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RRSPs and TFSAs: Smoothing the road to retirement

3 min read

Saving money for retirement when you farm can be a challenge, especially if additional cash throughout the years has been reinvested back into the farm by purchasing assets like livestock, land or equipment.

The most important thing to know about RRSPs and TFSAs is which one to use and when.

However, adding savings plans from outside your farm operation can help smooth the retirement saving process. Diversifying your savings plans can help you access funds once you’ve stepped away from farming while cushioning retirement funds against market fluctuations.

Enhancing retirement planning with a savings plan will help ease the transition from active farming to retirement. Two common saving plan options are Registered Retirement Savings Plans (RRSP) and Tax-Free Savings Accounts (TFSA).

RRSPs and TFSAs share both some distinct similarities and differences. From a retirement and tax point of view, it’s important to understand who should use these accounts and when.

RRSP vs TFSA: Similarities

Here are four ways RRSPs and TFSAs are parallel:

  1. Funds accumulate tax-free if they remain in the accounts. That means that as the earnings are reinvested into the plans, you will not get an annual tax slip requiring you to pay tax on the earnings.

  2. Contribution limits must be observed to avoid punitive penalties for over-contributions. The limit for RRSPs is calculated on your earned income from last year at a rate of 18%.

    TFSAs have a set limit for each taxpayer over the age of 18.

  3. Unused contribution room for RRSPs and TFSAs can be carried forward indefinitely and used in future years.

  4. The types of investments that are eligible are the same for either of these plans. These include shares on publicly traded stock exchanges, mutual funds, guaranteed investment certificates (GIC) or a simple high-interest savings account held at a financial institution.

RRSP vs TFSA: Differences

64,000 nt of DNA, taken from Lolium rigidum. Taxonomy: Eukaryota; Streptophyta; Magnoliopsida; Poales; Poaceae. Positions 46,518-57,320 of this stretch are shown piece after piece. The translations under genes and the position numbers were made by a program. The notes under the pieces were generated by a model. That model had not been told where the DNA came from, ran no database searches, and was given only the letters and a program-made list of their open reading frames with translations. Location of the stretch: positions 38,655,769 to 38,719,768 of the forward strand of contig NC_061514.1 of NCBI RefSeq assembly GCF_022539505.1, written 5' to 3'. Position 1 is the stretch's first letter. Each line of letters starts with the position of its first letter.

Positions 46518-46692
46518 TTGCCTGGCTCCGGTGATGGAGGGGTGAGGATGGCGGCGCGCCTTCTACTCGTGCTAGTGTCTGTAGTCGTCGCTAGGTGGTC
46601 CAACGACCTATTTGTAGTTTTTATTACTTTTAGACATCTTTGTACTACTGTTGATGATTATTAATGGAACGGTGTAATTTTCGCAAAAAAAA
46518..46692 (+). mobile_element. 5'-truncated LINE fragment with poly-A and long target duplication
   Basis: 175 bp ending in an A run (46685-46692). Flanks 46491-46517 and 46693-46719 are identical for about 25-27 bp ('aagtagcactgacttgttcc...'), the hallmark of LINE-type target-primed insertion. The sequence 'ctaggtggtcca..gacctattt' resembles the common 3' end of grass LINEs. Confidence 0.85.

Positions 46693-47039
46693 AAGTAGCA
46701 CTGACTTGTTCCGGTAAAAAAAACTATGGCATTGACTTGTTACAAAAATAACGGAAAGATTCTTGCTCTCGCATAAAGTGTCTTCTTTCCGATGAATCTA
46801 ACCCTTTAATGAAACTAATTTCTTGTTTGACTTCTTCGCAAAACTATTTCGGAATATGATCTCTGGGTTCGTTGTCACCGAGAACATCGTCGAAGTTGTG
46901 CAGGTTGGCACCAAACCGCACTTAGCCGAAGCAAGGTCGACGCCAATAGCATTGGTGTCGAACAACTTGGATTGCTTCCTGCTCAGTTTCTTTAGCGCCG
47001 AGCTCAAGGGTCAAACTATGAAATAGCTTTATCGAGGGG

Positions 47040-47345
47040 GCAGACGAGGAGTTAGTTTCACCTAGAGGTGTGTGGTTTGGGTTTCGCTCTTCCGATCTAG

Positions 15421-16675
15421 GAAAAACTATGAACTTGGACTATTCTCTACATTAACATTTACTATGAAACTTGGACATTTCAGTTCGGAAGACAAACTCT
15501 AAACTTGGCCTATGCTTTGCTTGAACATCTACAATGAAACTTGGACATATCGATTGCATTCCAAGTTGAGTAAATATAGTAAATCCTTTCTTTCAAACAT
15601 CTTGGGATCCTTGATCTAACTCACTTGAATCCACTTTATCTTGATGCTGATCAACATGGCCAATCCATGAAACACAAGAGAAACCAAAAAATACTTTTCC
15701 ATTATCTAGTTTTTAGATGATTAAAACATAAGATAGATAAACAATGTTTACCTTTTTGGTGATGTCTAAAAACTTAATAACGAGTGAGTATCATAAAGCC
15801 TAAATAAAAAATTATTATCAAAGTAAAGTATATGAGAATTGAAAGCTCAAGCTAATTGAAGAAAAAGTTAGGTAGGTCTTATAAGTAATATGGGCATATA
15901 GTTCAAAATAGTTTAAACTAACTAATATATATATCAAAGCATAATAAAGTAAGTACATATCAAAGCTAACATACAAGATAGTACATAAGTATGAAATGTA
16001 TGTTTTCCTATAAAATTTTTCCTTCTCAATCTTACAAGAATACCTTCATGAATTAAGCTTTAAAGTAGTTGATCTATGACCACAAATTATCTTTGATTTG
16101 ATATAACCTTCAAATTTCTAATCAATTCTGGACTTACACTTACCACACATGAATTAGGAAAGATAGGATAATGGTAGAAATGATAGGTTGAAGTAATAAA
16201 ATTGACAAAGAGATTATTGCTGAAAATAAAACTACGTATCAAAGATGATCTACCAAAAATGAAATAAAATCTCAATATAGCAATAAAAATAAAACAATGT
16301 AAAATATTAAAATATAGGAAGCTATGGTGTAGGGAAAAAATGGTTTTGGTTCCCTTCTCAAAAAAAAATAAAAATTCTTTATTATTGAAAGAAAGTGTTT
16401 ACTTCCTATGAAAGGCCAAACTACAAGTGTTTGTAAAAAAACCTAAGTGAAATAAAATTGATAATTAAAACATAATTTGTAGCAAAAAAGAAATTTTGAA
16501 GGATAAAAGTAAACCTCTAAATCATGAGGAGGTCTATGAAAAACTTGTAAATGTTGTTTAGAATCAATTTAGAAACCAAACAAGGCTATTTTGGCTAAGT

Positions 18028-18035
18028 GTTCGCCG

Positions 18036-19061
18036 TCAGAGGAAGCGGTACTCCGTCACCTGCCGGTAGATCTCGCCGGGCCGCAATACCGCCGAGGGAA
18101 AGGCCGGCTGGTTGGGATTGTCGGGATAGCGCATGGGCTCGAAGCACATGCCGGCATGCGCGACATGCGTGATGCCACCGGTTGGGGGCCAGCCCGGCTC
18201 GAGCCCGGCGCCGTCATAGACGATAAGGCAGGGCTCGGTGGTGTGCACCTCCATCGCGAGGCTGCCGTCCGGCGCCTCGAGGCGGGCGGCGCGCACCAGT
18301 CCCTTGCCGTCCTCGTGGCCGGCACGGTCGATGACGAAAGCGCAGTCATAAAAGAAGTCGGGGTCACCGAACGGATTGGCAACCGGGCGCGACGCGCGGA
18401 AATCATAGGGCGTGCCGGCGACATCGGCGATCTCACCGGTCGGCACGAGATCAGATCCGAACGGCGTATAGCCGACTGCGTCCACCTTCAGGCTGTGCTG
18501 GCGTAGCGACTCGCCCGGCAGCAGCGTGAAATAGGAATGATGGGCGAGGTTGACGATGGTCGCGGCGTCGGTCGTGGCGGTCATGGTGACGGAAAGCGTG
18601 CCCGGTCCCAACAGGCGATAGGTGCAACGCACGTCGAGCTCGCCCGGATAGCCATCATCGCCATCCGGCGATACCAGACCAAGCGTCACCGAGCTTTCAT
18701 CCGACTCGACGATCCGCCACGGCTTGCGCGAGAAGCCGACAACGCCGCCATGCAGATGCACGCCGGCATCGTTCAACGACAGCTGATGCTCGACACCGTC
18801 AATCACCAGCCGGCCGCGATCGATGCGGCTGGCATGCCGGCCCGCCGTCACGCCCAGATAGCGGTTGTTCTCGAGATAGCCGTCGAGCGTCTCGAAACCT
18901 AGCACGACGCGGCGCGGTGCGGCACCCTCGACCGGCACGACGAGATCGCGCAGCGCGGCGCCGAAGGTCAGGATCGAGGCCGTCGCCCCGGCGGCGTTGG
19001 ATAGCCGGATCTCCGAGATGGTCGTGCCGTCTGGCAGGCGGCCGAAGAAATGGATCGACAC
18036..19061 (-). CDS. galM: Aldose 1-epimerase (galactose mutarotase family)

Here are three distinctions between RRSPs and TFSAs:

  1. The amount of money you contribute to an RRSP can be deducted from your taxable income, whereas you can not deduct the amount you deposit into a TFSA.

  2. Each plan has different results on withdrawals.

    The original investment plus the earnings in an RRSP become taxable income upon withdrawal. Therefore, proper planning is needed to take the funds out in a tax-effective manner.

    The original investment and the earnings from a TFSA are not taxable when withdrawn from the plan.

  3. Upon death, RRSPs can transfer to a spouse only with no immediate tax implications, and the funds will be taxable to the surviving spouse when withdrawn.

    With a TFSA, upon death, the value of the investments can be transferred to any beneficiary of an estate. However, only the growth from the date of death will be taxable to the recipient.

Which is right?

The most important thing to know about RRSPs and TFSAs is which one to use and when.

TFSA plans could be used when personal taxable income is low, and a tax deduction is unnecessary. In years when your personal income is taxed in higher tax brackets, you could use an RRSP to reduce your tax burden. When you retire or have low-income tax years, the funds can be redeemed from your RRSP, resulting in true tax savings.  

Article by: Lance Stockbrugger

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